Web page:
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Type Unspecified

Current Projects

The world has witnessed an unprecedented increase in its energy requirements over the last few decades driven by the increasing size of the population, industrial development and the increasing level of activity of humans around the globe. Consequently, new paradigms are needed to produce clean and cheap energy.
As a first step towards realizing all inkjet printed electronics, this project aims at integrating conventional silicon based electronics with inkjet printed devices. This hybrid approach can result in reduction in cost of the systems as well as providing additional advantages like flexibility and 3-D implementation of electronic systems which are particularly suited to low cost and compact wireless sensor applications .        ​
​​Utilizing the low atmospheric absorption and inherent mm-wave radition at 94 GHz, a number of passive and active imaging applications have recently emerged. This project aims to develop mm-wave RF front end components in state of the art CMOS technology integrated with efficient passives in a compatible packaging environment.
Inkjet printed antennas and microwave devices on flexible and organic substrates, such as paper, have the advantages of being light weight, low cost, and environmentally friendly.  The applications of flexible microwave devices extend to low-cost RFID tags, lightweight wearable and sensing wireless devices, etc. ​​
The advances in metallic nanoparticles printing have enabled printing of electronics on substrates which are cheaper, lighter, thinner, environment friendly and suitable for flexible and conformal gadgets.​ Such a technology can be used to design wearable Tags for various applications such as outdoor and indoor tracking, RFIDs and others. ​ ​​

Completed Projects

​A novel SoP design for automotive radar applications that employs, for the first time, a mixed LTCC tape system and integrates a fractal antenna array with a Fresnel lens to enhance the gain manifolds...
A miniature RF SoC is an ideal solution for many short-range wireless applications. Traditionally, sensors and antennas have been implemented off-the-chip requiring different integration and packaging methods to connect to circuits on-chip. However, this approach becomes excessively prohibitive at millimeter-wave frequencies such as 60 GHz due to transitions from one domain to another, resulting in degradation of system performance. Two projects are initiated targeting a complete SoC, however at different frequencies and for different applications. ...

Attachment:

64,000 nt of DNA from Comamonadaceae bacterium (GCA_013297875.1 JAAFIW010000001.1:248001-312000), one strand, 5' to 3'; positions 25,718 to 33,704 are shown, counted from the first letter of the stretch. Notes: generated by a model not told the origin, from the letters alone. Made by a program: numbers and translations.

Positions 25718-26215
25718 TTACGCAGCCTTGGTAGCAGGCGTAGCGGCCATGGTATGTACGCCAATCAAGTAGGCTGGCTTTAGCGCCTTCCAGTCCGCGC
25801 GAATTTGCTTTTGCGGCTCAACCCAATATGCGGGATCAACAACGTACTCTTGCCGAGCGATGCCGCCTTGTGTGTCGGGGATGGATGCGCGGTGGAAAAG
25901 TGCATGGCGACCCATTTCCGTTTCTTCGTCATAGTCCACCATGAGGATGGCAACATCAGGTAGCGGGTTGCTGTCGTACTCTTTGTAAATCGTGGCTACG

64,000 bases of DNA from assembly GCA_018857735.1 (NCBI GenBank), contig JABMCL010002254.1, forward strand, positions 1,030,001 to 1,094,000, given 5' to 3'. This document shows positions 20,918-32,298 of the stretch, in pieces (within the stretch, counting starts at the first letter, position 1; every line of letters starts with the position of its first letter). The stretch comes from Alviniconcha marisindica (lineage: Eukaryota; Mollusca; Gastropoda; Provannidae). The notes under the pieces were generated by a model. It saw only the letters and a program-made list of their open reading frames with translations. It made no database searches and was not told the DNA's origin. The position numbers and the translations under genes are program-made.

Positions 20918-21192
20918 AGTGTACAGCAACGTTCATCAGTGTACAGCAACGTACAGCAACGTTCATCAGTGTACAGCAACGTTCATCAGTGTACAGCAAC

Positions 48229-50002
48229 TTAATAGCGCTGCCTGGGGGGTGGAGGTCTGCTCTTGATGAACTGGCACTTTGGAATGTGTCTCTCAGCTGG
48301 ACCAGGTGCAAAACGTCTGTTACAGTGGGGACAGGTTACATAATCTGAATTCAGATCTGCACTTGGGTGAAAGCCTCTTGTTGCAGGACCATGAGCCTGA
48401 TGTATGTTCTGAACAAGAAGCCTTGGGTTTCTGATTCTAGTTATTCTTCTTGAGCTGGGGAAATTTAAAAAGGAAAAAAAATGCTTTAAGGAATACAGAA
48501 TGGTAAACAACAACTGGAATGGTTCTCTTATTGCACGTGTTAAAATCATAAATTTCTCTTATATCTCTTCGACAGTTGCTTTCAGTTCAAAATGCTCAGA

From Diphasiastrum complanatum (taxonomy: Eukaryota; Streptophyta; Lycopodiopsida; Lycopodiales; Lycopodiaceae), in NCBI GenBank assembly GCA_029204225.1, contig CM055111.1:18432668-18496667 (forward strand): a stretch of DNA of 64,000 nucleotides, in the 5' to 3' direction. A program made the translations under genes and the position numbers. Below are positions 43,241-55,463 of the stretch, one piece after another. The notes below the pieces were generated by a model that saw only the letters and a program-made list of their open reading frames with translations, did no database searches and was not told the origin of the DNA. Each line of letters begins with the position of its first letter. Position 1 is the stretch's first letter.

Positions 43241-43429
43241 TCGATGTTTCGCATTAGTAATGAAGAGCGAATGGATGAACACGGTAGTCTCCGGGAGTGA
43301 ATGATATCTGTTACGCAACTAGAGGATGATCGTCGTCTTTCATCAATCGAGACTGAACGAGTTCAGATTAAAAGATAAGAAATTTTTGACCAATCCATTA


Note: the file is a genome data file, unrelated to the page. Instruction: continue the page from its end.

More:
A major bottleneck in true SoC implementation is efficient on-chip antenna realization due to its large size and silicon substrate losses. Emerging wireless applications at mm-wave frequencies (WPAN at 60 GHz, Automotive Radars at 77 GHz and passive imaging at 94 Ghz) require smaller antennas due to shorter wavelengths and thus has eased the integration of antennas with the circuits on the same chip. ​
​In this work, a novel System-in-Package (SiP) implementation is presented for a transmitter (TX) module which makes use of electromagnetic coupling between the TX chip and package antennas at 5.2 GHz....
​In this work, a new floating-gate (FG) MOSFET based wireless dosimeter system-in-package (SiP) is presented. This miniature and completely integrated wireless dosimeter SiP comprises a CMOS FG radiation sensor and transmitter (TX) in a low-temperature co-fired ceramic (LTCC) package....
All integrated circuits (IC) have to be packaged. Typically these packages are mere holders of the IC. These ICs are then mounted on system boards that contain lots of components, like passives, interconnections, power sources, etc. The system on package (SoP), is a new approach that brings in functionality into the package by realizing passive components inside the package. It also helps in achieving high level system integration through vertically integrated components. Its ultimate goal is to integrate complete systems in a single, chip-sized package. One of the most important factors towards the complete SoP, is the introduction of new substrates that are more compatible with current circuit boards.
Low Temperature Co-fired Ceramic (LTCC) is a mature medium for SoP applications. Efficient passive elements can be designed in LTCC because of its low losses. The introduction of a high-dielectric constant ferrite material in the package not only helps to miniaturize the components but also permits the control of the devices made from it. Ferrite allows the properties of the package to be dynamically altered, meaning that the package will have the ability to control the signals that are passing through it. Therefore, ferrite LTCC is a perfect candidate for tunable passive elements. This SoP work is an attempt to push the package beyond merely providing embedded passives, wiring, and physical protection: the package itself becomes the device.